Thursday, October 4, 2007

Intro to Performance Management Chart in WKO+

Have you ever heard the saying "You don't know what you don't know."? Nothing could be more true when talking about training with a power meter.

This season has been an eye opener for me even after 15 years of cycling. I've been using a PowerTap on my newest bike and learning quite a bit about WKO+. WKO+ is basically software created to log and analyze your data captured during training. The software was created by legends in the cycling world; Hunter Allen, Andy Coggan, and Kevin Williams.

Performance Management Chart
In WKO+ there are several charts and tools to monitor your performance on the bike. One of my favorites is the Performance Management Chart. I tell people this is my "feel good" chart because my mood is usually directly related to how much training I've been doing. This week, I've been pretty moody!

I'm going to attempt to break down the PMC (feel good) chart in plain ole english for those of you that are new to WKO+ or Power in general.

Out of the box, you can customize all of the charts in WKO+ to fit your needs. I've set my PMC up with the following additions:

  • NP60 - Normalized Power for 60 Minutes (top 10 instances)
  • NP30 - Normalized Power for 30 Minutes (top 10 instances)
  • Top 10 Max Power Outputs

These customized settings help let me know when I've done something on a ride that was a top 10 performance. Good to know!

The "standard" measurements on the PMC are:
  • TSB - Training Stress Balance (how "fresh" you are)
  • ATL - Acute Training Load (recent training loads)
  • CTL - Critical Training Load (overall fitness)
Now, it gets fun... Let's simply analyze one ride on the chart right now (click it to enlarge).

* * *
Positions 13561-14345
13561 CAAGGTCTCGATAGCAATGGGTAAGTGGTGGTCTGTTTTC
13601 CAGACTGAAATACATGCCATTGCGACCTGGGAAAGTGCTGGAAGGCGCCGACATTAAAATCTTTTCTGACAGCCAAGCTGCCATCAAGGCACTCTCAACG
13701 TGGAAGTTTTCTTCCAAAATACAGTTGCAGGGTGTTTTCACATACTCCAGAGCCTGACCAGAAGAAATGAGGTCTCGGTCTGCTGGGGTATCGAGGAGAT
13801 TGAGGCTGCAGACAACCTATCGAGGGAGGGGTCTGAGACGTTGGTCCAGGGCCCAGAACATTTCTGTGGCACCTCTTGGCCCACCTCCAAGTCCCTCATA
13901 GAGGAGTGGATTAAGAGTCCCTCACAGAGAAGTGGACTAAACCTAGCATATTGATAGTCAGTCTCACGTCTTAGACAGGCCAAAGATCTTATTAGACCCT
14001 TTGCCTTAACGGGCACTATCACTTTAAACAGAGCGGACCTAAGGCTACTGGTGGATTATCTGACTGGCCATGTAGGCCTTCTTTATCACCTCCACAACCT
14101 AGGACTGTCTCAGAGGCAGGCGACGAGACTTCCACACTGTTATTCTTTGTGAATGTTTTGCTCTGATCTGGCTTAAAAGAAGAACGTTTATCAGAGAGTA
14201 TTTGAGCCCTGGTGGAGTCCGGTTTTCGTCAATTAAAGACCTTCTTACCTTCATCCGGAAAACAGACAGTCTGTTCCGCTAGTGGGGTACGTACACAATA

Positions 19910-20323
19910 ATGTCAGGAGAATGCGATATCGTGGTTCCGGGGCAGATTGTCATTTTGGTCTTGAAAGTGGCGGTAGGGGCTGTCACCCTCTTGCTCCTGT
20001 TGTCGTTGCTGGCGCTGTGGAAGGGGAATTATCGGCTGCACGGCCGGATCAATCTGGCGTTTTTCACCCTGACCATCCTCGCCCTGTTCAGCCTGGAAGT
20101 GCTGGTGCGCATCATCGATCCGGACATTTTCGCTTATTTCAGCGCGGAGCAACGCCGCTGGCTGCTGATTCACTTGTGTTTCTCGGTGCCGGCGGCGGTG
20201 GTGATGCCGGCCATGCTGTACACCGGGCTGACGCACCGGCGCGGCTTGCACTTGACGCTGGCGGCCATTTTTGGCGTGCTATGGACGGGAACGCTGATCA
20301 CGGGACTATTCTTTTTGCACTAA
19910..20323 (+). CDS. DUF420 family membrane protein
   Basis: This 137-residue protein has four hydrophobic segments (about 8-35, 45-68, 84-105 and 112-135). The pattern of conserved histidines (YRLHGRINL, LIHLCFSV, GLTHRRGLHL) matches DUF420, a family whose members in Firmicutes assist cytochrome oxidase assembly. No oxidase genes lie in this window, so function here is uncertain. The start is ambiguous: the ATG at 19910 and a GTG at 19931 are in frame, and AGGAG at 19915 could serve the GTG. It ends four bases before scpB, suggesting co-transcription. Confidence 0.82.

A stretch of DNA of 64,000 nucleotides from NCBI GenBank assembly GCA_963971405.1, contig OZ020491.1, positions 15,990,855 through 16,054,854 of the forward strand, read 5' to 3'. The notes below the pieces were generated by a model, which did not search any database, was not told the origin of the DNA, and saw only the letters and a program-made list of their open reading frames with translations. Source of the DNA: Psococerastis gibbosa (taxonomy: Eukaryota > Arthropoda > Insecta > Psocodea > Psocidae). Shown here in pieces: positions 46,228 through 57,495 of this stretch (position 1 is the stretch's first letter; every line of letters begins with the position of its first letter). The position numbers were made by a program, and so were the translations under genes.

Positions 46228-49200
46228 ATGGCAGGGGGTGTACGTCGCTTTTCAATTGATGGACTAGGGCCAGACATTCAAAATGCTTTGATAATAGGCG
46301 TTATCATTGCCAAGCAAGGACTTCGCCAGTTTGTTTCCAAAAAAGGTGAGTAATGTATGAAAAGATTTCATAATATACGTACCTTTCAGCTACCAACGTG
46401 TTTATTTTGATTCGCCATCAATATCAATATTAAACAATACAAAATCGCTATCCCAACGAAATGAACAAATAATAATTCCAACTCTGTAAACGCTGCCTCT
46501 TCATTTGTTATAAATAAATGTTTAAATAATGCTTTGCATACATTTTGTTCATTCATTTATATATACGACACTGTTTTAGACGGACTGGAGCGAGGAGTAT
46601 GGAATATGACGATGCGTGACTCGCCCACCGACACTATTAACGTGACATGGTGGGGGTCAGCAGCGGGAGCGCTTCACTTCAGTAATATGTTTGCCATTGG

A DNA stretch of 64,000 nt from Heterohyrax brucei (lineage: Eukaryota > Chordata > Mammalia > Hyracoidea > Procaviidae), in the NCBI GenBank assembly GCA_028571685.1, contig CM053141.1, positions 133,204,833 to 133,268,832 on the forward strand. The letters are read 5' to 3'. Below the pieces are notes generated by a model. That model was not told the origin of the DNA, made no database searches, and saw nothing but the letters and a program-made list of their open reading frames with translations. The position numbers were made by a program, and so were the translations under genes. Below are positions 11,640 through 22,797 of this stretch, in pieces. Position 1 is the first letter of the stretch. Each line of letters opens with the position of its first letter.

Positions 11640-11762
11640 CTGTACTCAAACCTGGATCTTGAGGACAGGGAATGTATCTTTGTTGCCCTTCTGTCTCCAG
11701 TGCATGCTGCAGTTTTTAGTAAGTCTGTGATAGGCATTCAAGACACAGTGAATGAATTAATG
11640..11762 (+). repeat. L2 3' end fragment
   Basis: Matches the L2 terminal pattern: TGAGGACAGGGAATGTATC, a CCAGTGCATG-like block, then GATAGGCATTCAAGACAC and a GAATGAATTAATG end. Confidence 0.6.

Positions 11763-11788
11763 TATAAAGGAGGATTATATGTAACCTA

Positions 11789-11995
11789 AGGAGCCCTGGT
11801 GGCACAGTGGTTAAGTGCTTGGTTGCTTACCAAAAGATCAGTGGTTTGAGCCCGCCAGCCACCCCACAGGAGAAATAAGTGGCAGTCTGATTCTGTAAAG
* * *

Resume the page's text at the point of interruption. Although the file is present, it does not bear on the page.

Notice on 6/10 the pink line spikes way up. That's my ATL. On that day, I did a really long and hard effort with a group down in Brown County. There were a lot of hills and it was a fast group. (I eventually fell off the back and limped home solo).

If you look at the yellow line in the same area, you can see that my "freshness" DROPPED the next day. Let me tell you, the chart doesn't lie. I was super sore the next day. You'll notice that days there after where the ATL is less, my TSB comes back up. When your TSB is at 0, you are ready to rock at maximum performance.

Another interesting note to point out is the blue line. My CTL or over all fitness jumped up with that ride. Just like a race or a tough training day, with proper recovery you WILL get stronger.

On the customized side of the chart, I show one of my top 10 power outputs that day at 1032 watts, an NP60 of 268 watts and an NP30 of 222 watts. Definitely an all around top 10 ride for me this season. One that clearly sticks out in my mind.

In my next blog, I plan on talking about training with a plan and what happens when you can't make the plan fit your busy lifestyle? I'm living proof of how much you can gain and the chart above won't lie!


steevo said...

thanks. new to this. helping.

ryan.mingo said...

Matt- Great post, very helpful as an introduction ... however, I want more!

Can you pick this topic up again and start to share with us some of the secrets of "dominating" this PMC? ... I've got that the ATL spikes and forces the TSB down while the CTL (btw: I think it's "Chronic" and not "Critial")responds with a slower upward trend. What I don't get is how to bring that TSB up for my race day ... (I'm seeing that upward curve beginning around 8/15 peaking at 8/26 ... were those 11 days off??!! TSB of 20+ ... is that better than 0?)

I'm 17 weeks out from a marathon (yes, runner ... not biker) and trying to use my data to fine tune this one ... but I'm winging it a bit ... I was hoping to find someone who could/would start a forum or thread for sharing knowledge/secrets about this WKO+ stuff.

C'mon ... I'm sure there are others out there seeking knowledge .... what'ya say?